Vesuv, Venus (2014–2015) is a fragmentary photographic novel in the setting of one of the first English landscape gardens in mainland Europe, the “Wörlitzer Park.” The park was realized between 1765 and 1813 in the philosophical and political sense of the German Enlightenment. In black-and-white photographs, Saskia Groneberg explores the old dream of a paradise on earth and thus the harmony between humankind and nature. The artist book is characterized by a dramaturgy of sequences, connections, and repetitions that are ultimately interwoven into a subtle narrative. Vesuvius and Venus symbolize and, at the same time, dismantle the antipodes of the earthly and the divine, the dark and the light, the male and the female.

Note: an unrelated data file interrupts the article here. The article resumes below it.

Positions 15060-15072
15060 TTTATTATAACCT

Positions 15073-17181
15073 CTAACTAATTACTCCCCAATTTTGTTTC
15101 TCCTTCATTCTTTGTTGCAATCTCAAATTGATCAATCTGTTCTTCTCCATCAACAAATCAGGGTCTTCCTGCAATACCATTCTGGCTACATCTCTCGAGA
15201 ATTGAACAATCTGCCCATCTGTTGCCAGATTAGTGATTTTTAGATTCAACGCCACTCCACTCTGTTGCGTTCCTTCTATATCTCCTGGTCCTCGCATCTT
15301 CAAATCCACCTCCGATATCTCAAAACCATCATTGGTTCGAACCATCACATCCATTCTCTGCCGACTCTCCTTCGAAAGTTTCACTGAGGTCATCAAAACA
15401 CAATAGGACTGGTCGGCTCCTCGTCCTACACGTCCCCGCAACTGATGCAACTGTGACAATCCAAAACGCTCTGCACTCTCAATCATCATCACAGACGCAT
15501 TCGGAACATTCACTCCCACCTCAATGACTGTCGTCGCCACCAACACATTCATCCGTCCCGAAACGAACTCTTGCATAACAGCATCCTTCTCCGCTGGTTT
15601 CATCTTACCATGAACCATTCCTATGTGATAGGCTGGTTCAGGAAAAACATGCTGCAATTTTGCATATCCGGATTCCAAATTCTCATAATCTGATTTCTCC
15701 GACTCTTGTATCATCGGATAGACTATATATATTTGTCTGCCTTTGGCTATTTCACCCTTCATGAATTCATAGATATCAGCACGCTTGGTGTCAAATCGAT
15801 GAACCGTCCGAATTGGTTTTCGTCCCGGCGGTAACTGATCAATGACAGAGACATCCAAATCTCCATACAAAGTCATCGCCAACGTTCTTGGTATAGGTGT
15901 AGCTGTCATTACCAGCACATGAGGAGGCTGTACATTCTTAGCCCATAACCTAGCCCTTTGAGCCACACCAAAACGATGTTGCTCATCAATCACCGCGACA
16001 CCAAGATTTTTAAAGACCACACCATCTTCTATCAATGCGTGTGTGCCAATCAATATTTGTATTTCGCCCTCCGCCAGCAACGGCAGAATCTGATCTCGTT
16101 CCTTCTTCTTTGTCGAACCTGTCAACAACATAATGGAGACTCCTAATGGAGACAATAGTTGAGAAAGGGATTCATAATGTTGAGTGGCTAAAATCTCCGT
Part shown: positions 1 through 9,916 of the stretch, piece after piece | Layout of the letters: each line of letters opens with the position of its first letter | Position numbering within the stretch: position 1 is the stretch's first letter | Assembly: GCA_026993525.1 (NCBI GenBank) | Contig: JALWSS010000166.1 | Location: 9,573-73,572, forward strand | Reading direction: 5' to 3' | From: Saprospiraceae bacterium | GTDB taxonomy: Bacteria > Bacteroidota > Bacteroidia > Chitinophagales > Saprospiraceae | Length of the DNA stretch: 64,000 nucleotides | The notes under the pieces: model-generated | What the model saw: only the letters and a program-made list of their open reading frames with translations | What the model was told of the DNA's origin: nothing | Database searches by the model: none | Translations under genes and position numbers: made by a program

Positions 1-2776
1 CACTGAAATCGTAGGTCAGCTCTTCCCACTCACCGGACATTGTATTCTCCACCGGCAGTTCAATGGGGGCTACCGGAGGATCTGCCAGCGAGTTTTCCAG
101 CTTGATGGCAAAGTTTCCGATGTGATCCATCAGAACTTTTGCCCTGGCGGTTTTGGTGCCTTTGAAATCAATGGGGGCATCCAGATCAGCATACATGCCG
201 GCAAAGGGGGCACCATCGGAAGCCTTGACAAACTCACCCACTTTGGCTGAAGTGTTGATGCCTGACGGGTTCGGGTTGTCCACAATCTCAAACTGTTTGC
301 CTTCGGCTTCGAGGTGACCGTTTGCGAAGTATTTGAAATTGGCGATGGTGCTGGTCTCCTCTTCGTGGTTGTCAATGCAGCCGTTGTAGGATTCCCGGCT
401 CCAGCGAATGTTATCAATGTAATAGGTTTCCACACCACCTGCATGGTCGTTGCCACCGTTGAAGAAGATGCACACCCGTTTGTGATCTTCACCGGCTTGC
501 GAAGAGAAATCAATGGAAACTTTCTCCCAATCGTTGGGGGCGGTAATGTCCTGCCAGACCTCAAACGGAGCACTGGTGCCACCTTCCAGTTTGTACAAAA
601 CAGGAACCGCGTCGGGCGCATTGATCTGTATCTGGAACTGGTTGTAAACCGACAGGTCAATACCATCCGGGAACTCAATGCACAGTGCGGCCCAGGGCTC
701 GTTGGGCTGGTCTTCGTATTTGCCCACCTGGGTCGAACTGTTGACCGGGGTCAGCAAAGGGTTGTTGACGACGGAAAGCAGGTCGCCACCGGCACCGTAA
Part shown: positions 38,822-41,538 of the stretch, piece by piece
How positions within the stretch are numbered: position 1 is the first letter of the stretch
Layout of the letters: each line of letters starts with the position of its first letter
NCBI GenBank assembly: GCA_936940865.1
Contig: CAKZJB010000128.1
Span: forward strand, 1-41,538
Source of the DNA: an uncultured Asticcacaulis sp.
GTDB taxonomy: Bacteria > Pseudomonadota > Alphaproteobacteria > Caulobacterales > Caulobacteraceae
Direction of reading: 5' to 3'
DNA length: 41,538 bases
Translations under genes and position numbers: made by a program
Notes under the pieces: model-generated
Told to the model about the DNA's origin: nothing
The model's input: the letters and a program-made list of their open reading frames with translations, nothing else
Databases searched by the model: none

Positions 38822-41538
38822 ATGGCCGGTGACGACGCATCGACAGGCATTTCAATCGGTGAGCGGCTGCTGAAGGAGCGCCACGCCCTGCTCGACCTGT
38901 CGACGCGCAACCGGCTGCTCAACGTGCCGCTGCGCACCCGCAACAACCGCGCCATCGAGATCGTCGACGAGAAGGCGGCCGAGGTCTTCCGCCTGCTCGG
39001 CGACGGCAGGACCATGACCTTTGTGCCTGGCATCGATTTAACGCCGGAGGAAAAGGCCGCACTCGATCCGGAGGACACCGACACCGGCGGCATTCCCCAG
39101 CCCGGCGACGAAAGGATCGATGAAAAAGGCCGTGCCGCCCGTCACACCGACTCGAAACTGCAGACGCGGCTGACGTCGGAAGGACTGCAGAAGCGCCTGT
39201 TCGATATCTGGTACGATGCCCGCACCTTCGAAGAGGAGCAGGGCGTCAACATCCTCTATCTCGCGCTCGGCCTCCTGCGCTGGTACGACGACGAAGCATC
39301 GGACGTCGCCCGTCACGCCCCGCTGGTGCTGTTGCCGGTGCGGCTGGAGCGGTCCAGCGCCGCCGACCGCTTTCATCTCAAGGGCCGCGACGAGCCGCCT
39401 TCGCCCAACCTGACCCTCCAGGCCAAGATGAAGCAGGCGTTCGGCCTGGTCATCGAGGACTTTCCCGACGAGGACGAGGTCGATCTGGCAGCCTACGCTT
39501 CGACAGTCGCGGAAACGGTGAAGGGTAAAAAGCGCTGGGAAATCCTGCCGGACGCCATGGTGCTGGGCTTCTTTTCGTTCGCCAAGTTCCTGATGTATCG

Throughout the novel, the aspect of time is deliberately disguised: Winter follows spring, detail follows sequence, dream follows deconstruction. Tourists move like figures in a “tableau vivant” in the dreamlike, historical scenery of the park, along vast meadows and gentle hills, mystical caves, and marvelous temples. Though the motives intentionally remind us of landscape painting or typical postcard motives, they slightly differ from the pictures we keep in our cultural memory. Only details such as the visitors’ clothing allow for a temporal determination of the images, in a park that has been photographed a million times ever since photography exists. The idyll is – and always will be – an illusion. The park is an artificially created, dynamic place that has to be continuously maintained, renovated, and plowed. This becomes evident when looking at details such as railings, growing aids, and the traces made by agricultural vehicles. The subtly ironic interplay of the pictures, details, and discrepancies allow for the attentive visitor to gain new perspectives along the familiar visual axes.